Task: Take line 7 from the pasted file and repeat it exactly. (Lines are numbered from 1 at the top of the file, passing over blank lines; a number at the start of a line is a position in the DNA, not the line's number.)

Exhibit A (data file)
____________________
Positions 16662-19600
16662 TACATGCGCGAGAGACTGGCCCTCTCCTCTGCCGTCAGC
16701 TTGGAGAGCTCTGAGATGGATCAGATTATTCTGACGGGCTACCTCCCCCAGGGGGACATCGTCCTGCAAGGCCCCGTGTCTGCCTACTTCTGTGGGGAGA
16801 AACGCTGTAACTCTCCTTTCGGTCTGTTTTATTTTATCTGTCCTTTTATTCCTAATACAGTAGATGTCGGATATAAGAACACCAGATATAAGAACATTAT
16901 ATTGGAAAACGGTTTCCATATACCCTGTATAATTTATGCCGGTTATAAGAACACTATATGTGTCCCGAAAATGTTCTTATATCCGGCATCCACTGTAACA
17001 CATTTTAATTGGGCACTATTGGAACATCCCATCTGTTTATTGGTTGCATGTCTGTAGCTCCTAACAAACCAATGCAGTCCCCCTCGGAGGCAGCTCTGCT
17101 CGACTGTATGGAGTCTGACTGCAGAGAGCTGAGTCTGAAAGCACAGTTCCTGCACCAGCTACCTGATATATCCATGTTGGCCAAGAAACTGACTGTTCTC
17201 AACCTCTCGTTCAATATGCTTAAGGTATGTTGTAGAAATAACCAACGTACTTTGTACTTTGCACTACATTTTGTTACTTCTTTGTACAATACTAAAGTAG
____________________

17101 CGACTGTATGGAGTCTGACTGCAGAGAGCTGAGTCTGAAAGCACAGTTCCTGCACCAGCTACCTGATATATCCATGTTGGCCAAGAAACTGACTGTTCTC